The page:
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10 May 2012 SAFE for PTSD: noncontact psychophysiological measure based on high-resolution thermal imaging to aid in PTSD diagnosis and assessment of treatment
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Abstract
Post Traumatic Stress Disorder (PTSD) sometimes develops following exposure to very stressful or traumatic events such as motor vehicle accidents, rape, and war. It is arguably the signature injury of the conflicts in Iraq and Afghanistan. Previous studies have demonstrated that PTSD sufferers exhibit autonomic hyper-responsiveness to both neutral and trauma-related stimuli. In this study, we propose using high resolution thermal imaging of sweat-pores to obtain a noncontact, remote, and quantifiable measure of the sympathetic autonomic nervous reactivity to guide diagnosis, assess response to treatment, and tease out important cues to suicidality as a PTSD comorbidity.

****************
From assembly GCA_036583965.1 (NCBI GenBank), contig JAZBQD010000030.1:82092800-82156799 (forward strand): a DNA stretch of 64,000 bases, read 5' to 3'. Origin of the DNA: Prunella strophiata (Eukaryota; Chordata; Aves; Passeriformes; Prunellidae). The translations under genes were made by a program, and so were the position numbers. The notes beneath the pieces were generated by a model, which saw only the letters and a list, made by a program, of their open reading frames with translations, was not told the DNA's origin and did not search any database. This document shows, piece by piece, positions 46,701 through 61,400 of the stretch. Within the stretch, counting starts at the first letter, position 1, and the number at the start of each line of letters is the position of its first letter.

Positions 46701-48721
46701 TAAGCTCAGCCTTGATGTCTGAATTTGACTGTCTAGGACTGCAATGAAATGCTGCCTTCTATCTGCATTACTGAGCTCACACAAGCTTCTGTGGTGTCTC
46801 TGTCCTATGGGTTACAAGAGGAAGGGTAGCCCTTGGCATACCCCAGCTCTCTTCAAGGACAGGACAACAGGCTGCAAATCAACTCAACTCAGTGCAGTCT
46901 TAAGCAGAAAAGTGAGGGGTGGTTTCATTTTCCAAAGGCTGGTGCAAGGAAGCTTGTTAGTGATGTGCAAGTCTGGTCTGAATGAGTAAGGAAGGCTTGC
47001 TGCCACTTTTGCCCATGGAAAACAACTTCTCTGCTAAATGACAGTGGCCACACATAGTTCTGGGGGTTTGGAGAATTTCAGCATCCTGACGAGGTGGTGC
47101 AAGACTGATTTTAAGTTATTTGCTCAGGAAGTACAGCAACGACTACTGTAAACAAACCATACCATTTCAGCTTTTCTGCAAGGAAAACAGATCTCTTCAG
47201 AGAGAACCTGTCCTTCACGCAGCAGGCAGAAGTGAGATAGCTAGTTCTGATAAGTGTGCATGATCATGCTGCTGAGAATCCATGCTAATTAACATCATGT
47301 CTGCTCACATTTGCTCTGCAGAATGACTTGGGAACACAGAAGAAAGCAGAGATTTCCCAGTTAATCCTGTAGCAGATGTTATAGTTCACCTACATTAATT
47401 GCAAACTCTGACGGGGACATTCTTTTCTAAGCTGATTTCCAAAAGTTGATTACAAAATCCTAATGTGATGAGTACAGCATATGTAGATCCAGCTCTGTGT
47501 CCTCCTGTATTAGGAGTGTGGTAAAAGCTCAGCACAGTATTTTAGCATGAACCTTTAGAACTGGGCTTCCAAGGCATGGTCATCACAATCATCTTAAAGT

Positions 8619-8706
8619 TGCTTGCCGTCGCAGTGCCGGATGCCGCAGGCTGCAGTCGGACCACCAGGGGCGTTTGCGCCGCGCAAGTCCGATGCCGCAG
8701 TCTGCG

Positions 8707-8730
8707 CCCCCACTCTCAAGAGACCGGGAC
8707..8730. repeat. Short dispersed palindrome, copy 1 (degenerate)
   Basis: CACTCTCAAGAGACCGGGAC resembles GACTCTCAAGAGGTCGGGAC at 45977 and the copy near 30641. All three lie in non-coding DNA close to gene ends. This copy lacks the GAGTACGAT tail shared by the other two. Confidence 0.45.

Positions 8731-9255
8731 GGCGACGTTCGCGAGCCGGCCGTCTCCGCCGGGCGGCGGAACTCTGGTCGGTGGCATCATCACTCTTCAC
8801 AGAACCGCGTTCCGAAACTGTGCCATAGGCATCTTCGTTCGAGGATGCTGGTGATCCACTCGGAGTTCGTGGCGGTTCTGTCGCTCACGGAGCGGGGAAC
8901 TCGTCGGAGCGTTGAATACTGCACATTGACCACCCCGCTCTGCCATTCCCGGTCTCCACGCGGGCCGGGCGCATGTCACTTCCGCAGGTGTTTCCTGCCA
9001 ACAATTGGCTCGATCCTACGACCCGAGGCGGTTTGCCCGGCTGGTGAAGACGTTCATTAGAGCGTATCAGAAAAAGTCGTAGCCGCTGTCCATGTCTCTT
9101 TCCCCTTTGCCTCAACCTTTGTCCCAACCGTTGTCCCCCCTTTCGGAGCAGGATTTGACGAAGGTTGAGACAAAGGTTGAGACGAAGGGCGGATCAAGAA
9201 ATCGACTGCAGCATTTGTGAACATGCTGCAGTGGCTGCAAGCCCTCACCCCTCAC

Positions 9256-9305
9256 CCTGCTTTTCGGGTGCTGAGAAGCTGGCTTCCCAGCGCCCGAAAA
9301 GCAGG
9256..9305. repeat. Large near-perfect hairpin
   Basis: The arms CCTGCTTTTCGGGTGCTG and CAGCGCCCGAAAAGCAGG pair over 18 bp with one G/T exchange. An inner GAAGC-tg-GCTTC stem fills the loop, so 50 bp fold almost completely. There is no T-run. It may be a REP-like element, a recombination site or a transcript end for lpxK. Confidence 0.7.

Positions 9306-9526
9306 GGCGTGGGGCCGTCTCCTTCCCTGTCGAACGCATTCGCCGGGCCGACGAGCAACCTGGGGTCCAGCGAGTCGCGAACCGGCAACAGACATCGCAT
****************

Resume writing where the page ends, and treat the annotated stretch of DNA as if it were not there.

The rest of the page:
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Babajide O. Familoni, Lein Ma, J. Andrew Hutchinson, C. Andrew Morgan III, Ann Rasmusson, and Barbara L. O'Kane "SAFE for PTSD: noncontact psychophysiological measure based on high-resolution thermal imaging to aid in PTSD diagnosis and assessment of treatment", Proc. SPIE 8401, Independent Component Analyses, Compressive Sampling, Wavelets, Neural Net, Biosystems, and Nanoengineering X, 840115 (10 May 2012); https://doi.org/10.1117/12.926464
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